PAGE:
[tex-live] Installing on Windows from UNC

Reinhard Kotucha reinhard.kotucha at web.de
Tue Mar 29 01:01:14 CEST 2011

On 2011-03-28 at 20:36:19 +0200, Martin Schröder wrote:

 > 2011/3/28 T T <t34www at googlemail.com>:
 > > While it could be in principle possible to make our installer work
 > > from UNC paths (by not relying on the current directory anywhere),
 > > making sure that everything works as expected would be a lot of work
 > > for relatively little benefit.  Not something I will spend my time on.
 > Agreed. It would probably be easier to port the installer to
 > PowerShell 2.0 :-)

No.  We have to have *one* installer for *all* systems.  Anything else
is not maintainable.  Please keep in mind that there was a TeX Live
release already which came without any installer for Windows at all
because there was nobody who had the time to provide one.

We also have to assume that all the resources the installer depends on
are already present on each Windows machine.  I don't know whether
Vista or W7 provides PowerShell unconditionally or Microsoft just
offers it for download.  But even then, there are too many users who
still have XP.  We had to drop support for anything older than W2k in
order to be able to write the installer.  But I think that it's much
too early to drop support for XP.

As I said in a previous mail, it's not the installer which calls
cmd.exe but Perl itself.  And porting the Perl installer to something
else is not an option.  I don't know who is willing to maintain this
in the long term.

Microsoft once provided a POSIX compliant environment, I don't
remember its name, but in fact it was the famous MKS-Toolkit.  AFAIK
it was shipped with "Windows Server 2003" only, and at the same time
it was announced to be discontinued within the next two or three years.

Something like that would make everything *much* easier.  But we can't
expect that Windows users are willing to install any software before
installing TeX Live.

It's certainly worthwhile to keep an eye on what Microsoft does.  If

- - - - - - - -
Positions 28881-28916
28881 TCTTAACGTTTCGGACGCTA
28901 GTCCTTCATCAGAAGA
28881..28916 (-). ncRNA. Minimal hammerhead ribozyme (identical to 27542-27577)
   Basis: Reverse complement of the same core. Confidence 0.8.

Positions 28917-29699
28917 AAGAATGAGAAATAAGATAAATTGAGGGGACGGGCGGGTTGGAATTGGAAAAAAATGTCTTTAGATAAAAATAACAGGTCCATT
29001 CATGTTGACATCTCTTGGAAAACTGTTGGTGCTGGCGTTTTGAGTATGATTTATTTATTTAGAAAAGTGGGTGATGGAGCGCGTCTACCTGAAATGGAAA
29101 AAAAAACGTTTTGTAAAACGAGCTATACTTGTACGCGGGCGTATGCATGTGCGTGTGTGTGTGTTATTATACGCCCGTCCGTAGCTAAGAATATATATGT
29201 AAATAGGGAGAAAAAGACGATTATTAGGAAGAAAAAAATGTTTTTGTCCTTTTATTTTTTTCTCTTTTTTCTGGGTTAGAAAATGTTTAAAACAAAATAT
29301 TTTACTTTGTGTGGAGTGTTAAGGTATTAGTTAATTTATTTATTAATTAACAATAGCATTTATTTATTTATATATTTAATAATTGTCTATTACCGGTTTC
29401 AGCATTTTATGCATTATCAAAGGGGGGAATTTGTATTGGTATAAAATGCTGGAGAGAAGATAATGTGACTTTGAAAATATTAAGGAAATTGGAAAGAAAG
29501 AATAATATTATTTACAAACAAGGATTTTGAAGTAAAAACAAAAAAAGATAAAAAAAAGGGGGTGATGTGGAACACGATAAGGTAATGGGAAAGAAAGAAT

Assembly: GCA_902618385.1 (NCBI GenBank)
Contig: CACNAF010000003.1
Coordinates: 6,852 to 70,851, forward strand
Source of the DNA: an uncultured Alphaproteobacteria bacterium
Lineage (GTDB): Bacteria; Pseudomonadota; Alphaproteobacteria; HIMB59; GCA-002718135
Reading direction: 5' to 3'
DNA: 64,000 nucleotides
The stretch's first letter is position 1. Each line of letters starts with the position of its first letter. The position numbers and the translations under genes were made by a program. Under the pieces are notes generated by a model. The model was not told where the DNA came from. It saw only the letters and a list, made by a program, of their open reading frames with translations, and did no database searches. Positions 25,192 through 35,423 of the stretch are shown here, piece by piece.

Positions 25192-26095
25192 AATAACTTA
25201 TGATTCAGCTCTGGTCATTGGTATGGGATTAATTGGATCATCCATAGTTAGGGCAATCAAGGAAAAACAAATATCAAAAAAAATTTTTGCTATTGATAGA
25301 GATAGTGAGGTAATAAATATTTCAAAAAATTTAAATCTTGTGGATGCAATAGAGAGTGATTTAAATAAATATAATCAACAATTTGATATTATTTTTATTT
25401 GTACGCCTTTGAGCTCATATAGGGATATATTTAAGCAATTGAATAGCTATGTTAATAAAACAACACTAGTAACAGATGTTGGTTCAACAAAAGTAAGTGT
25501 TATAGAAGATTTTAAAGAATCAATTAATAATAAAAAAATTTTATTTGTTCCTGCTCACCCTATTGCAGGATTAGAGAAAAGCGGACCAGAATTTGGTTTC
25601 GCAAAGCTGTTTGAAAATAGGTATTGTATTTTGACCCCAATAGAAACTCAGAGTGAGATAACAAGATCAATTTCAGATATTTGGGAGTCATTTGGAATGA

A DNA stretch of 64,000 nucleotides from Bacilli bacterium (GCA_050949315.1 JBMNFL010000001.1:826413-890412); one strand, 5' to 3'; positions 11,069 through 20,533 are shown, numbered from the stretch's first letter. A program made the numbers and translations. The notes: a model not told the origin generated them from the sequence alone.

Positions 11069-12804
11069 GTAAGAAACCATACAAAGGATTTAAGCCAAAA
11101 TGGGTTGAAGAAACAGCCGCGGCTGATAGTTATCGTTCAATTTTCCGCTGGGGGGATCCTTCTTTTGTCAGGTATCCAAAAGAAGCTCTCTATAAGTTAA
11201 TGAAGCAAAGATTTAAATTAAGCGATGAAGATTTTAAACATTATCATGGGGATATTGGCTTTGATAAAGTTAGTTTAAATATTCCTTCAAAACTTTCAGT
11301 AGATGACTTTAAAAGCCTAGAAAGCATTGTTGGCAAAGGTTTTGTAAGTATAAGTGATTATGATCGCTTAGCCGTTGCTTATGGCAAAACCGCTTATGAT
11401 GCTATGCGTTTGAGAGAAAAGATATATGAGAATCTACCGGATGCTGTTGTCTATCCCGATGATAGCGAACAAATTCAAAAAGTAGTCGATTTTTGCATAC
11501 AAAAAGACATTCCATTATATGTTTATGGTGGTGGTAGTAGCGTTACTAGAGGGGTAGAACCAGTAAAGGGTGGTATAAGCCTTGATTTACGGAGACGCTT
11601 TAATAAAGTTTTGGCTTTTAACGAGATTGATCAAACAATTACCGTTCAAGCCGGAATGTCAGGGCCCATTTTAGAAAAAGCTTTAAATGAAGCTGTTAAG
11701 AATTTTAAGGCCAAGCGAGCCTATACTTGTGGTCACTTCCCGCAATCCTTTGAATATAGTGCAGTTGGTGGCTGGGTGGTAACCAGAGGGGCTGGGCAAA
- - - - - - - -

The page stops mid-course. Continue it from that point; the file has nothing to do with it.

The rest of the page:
they provide something better than cmd.exe, I'm sure that people write
Perl modules which allow the installer to make use of it.

The TeX Live installer currently supports 19 different operating
systems, 13 the year before.  The last 6 systems were added without
the need to change the installer at all.  Windows always needs special
treatment and the installer contains a lot of conditional code
already.  While you can write and test a program under Linux and can
be sure that it works under OS/X too, Siep and Norbert have zillions
of Windows versions installed, just in order to test the installer on
*one* system.  Treating different versions of Windows differently is
nearly impossible.  So we can only switch to PowerShell when

 * it's present on all Windows installations

 * it's supported by Perl

 * we don't have to support older versions of Windows.

I fear that after the Vista disaster many XP users hesitate to upgrade

Another thing is that most of the problems are not related to missing
features but to bugs.  I recently found an interview with Bill Gates
in my archives:

 | In an interview for German weekly magazine FOCUS (nr.43, October
 | 23,1995, pages 206-212), Microsoft`s Mr. Bill Gates has made some
 | statements about software quality of MS products.
 | [...]
 | Gates: No! <strong>There are no significant bugs in our released
 | software that any significant number of users want fixed.</strong>

Thus, I fear that PowerShell is just a new adventure.  I'm not sure it
makes things easier.  But since you are under Windows now, Martin,
you can reverse engineer it and tell us the results. :)


Reinhard Kotucha                                      Phone: +49-511-3373112
Marschnerstr. 25
D-30167 Hannover                              mailto:reinhard.kotucha at web.de
Microsoft isn't the answer. Microsoft is the question, and the answer is NO.

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